Dr. Jon Aster, Professor of Pathology, left, and Dr. David Steensma, Associate Professor of Medicine, have developed a rapid screening test for the genetic profile of blood cancers, which allow them to identify variations and apply targeted therapy specific to that kind of tumor. Jon Chase/Harvard Staff Photographer

Jon Chase/Harvard Staff Photographer


Gene test aids cancer profile

4 min read

Checks leukemia, other blood ailments for mutations, assisting treatment decisions

The first round of chemotherapy did little to suppress Ron Bose’s leukemia. The second round, with 10 times the dose, knocked the proliferating blast cells down, but only by half.

That’s when his physician, David Steensma, used a new test developed by a team at the Harvard-affiliated Dana-Farber/Brigham and Women’s Cancer Center that provides a tumor’s molecular profile, checking samples for 95 specific genes often mutated in blood cancers.

The results indicated that Bose, 70, of Pawcatuck, Conn., had acute myeloid leukemia that contained a rare mutation that Steensma matched to an experimental drug developed by the Cambridge-based pharmaceutical company Agios. By November, after several months on the drug with few side effects, Bose’s blast cell levels had fallen significantly, to a point where he said he not only feels better, but he’s also a potential candidate for a bone-marrow transplant.

The test, called a Rapid Heme Panel, was developed by a team that was led by Harvard Medical School Professor of Pathology Jon Aster, a physician at Brigham and Women’s Hospital.

The test, Aster said, builds on work done by the Profile research project at the Dana-Farber/Brigham and Women’s Cancer Center. That project, which focuses on solid tumors, scans tumor samples for 305 gene mutations found in all types of cancers.

The Rapid Heme Panel was designed not for research, however, but for patient care. Previous clinical tests often took weeks to return results and were limited to a small number of possible mutations. The new test can return results within days.

“The nice thing about a panel like this is you get a whole bunch of mutations all at once, including ones you may not have thought to send,” Steensma said.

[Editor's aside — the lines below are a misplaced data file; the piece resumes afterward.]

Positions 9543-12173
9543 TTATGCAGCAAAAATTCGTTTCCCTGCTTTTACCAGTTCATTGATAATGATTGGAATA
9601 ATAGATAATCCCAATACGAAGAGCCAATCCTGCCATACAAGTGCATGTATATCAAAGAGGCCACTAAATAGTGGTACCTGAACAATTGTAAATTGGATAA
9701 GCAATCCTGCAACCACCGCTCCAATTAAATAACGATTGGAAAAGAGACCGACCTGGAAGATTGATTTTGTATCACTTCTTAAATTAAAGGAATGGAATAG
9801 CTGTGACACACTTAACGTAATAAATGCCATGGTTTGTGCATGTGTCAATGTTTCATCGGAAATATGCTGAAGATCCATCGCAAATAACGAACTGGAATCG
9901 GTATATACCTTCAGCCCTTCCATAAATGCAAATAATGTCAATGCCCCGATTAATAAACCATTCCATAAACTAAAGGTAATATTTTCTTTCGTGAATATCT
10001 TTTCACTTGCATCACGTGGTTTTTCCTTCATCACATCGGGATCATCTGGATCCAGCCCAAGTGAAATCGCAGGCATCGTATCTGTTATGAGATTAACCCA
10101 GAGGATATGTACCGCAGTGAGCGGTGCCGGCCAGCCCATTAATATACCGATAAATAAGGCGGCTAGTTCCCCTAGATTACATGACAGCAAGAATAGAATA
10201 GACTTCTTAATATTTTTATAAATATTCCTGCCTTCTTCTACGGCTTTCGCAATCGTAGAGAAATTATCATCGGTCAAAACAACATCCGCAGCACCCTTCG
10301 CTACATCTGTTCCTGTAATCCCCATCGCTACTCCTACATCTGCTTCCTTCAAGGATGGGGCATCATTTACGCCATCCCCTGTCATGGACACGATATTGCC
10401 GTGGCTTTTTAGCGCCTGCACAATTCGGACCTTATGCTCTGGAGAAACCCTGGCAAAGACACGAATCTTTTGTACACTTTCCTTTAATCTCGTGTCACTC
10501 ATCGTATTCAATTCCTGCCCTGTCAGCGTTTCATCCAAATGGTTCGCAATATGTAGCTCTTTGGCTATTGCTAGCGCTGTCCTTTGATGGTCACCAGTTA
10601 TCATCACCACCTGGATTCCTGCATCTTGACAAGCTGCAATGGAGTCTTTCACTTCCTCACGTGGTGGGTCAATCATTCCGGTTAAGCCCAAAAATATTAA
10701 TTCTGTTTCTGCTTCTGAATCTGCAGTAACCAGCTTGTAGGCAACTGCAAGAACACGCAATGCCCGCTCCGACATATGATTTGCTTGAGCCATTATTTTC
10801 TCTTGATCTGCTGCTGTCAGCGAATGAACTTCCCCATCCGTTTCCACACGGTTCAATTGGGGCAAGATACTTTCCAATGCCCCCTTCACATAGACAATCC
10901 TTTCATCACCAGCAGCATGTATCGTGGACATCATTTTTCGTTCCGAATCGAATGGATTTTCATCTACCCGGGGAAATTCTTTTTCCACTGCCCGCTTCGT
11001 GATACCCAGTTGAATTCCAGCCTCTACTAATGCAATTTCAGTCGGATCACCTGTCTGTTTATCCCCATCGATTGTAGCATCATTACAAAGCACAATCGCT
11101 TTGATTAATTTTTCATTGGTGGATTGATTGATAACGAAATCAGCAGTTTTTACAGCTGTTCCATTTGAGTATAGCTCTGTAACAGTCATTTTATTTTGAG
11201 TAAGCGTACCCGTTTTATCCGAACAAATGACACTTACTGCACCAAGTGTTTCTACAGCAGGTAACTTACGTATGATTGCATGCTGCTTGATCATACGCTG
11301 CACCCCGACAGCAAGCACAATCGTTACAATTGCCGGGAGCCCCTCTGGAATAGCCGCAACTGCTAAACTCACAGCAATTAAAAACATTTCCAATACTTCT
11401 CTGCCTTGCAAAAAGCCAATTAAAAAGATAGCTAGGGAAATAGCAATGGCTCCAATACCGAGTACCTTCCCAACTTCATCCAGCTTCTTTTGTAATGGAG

The new test helps in a couple of ways, said Steeensma, an associate professor of medicine at Dana-Farber Cancer Institute. It can identify specific conditions in cases where the diagnosis is ambiguous. It can help physicians determine a patient’s prognosis and course of treatment, and it can quickly identify whether a patient is a candidate for an experimental treatment designed to attack specific genes. In Bose’s case, for example, his leukemia was determined to have the IDH2 mutation, which is targeted by Agios’ AG-221 drug.

The Rapid Heme Panel is the natural outgrowth of information-rich times, Aster and Steensma said. With genetic analysis allowing physicians to identify tumors not just by cancer type — blood, lung, breast, brain — but also by individual genetic makeup. With drug companies searching for treatments targeting specific genetic vulnerabilities, a way is needed to guide physicians and patients through an increasing number of diagnosis and treatment options.

“I think we have a better understanding of the molecular basis of blood cancers, more targeted therapies than other cancers,” Aster said. “The more targeted therapies you have, the more targets you have to identify.”

The Rapid Heme Panel went into use in August and has been operating at close to capacity — 42 samples per week — since, Aster said. Aster said the test’s developers are continuing to evaluate it to ensure the best mix of genes is represented.

“This is really the way of the future,” Steensma said. “We are going to be practicing medicine not based on how cells look under the microscope, but rather on what makes a disease tick.”